But, as with all things technology, the lame Phishing attempts too have evolved, and they’re snaring even users with moderate technology skills. The latest evolution of the PayPal identity theft fraud relies on the user’s reaction to what appears to be a standard account notice. The subject line is a receipt for payment, but to a seller with which you have not conducted a valid transaction, such as:

Subject:     Receipt for your PayPal payment to Soo Duk Lee

The email itself contains standard language like:

You sent a payment of $149.49 USD to Soo Duk Lee (commercializesa8@datkin.net)

Thanks for using PayPal. To see all the transaction details, log in to your PayPal account.

and

It may take a few moments for this transaction to appear in your account.

Here’s a complete copy of such a fraud:

more »

The Better Business Bureau Trojan Horse

February 21st, 2013

With the fake Better Business Bureau Trojan Horse campaign, we find yet another infectious email that is socially engineered so well, that users often release such messages from quarantine; even after spam filtering has clearly identified the emails as a Virus carrying Trojan Horse.

The emails typically arrive with spoofed headers such as:

Subject:     FW: Complaint Case 091921
From:     “Better Business Bureau” <Kerri_Rucker@newyork.bbb.org>

In order to appear legitimate and to try and evade simple spam filtering systems, the Complaint Case number will be randomized, and the spoofed sending email address will vary as well.

The content will include vague yet serious sounding allegations, such as:

The Better Business Bureau has received the above-referenced complaint from one of your customers regarding their dealings with you. The details of the consumer’s concern are included on the reverse. Please review this matter and advise us of your position.

A full copy of such the bogus email:

more »

Another VBSpam Competition First Place Finish

January 20th, 2013

For the thirteenth consecutive evaluation, OnlyMyEmail has again blocked more spam than any other filtering system in the Virus Bulletin VBSpam Challenge and secured yet another first place finish.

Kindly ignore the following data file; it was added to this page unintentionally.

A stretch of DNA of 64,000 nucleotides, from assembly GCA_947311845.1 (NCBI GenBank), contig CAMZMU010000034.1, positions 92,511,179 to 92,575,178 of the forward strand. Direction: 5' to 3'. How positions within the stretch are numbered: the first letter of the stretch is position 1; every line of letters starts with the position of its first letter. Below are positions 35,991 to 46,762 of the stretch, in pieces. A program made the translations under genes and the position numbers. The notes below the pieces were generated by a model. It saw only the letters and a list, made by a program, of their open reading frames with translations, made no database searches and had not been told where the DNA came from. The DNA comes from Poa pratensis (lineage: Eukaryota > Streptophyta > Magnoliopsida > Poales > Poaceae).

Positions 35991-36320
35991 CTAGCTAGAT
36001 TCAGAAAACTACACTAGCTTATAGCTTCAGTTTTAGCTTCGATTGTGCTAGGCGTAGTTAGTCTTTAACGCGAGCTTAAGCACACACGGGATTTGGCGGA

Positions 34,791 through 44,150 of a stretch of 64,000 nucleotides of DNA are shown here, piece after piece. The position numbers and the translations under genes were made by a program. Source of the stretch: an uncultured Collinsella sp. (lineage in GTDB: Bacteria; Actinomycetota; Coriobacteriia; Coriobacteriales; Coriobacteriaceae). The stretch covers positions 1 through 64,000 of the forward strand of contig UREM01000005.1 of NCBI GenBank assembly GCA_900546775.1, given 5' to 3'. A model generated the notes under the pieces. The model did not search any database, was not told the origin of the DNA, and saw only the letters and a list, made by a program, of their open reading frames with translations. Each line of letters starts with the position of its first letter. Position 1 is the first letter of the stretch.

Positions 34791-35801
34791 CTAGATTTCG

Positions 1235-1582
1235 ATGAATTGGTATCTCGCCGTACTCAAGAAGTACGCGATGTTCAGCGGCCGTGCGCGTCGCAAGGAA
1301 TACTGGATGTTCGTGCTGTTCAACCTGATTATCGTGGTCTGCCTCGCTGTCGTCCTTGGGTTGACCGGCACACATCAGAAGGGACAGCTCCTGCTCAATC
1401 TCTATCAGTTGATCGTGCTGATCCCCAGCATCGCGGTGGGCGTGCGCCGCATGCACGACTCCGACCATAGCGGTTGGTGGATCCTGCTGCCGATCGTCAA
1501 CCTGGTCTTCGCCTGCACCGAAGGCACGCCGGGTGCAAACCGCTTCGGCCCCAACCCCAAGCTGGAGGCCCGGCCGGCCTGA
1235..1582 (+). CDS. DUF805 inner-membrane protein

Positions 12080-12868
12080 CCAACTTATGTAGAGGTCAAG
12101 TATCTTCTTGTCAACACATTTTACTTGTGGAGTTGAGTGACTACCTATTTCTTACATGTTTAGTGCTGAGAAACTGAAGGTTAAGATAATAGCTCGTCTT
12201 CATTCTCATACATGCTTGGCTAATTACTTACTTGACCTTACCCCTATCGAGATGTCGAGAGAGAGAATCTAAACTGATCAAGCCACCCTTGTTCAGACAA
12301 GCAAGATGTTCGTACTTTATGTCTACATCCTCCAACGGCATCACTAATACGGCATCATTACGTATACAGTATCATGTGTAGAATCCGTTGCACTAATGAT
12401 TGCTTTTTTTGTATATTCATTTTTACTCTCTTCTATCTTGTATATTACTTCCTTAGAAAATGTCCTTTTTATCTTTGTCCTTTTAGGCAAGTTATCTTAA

The latest competition ran for 16 consecutive days, during which, OnlyMyEmail’s MX-Defender accurately filtered out more spam than all other competitors tested, again missing just 1 single spam email out of 92,166 total. This represents a spam capture rate of 99.9989%.

By comparison, the next best capture rate was Libra Esva which missed 44 emails in total. The third best blocking rate went to Zerospam which missed 61 spam emails from the same corpus. The worst performers, missing well over 500 spam emails included:  IBM, Sophos, SPAMfighter, Vamsoft, Spamhaus ZEN+DBL and SURBL.

more »

Your order is awaiting verification! – Staples Virus

January 14th, 2013

Sometimes spam, viruses and Trojan Horse emails are so convincing that they manage to trick users even after spam filtering has clearly identified the emails for their true nature.

The recent spate in bogus “Your order is awaiting verification!” emails claiming to be from Staples office supplies is a pretty good example.

Despite being clearly marked as viruses, we’ve seen many users attempt to resend these blocked messages to themselves, apparently believing that our blocking these messages represents a false-positive result on the part of our filtering, whereas the opposite is the case.

The emails typically arrive with spoofed headers such as:

Subject:     Your order is awaiting verification!
From:     ”Staples Advantage Orders” <Order@staplesadvantage.com>

more »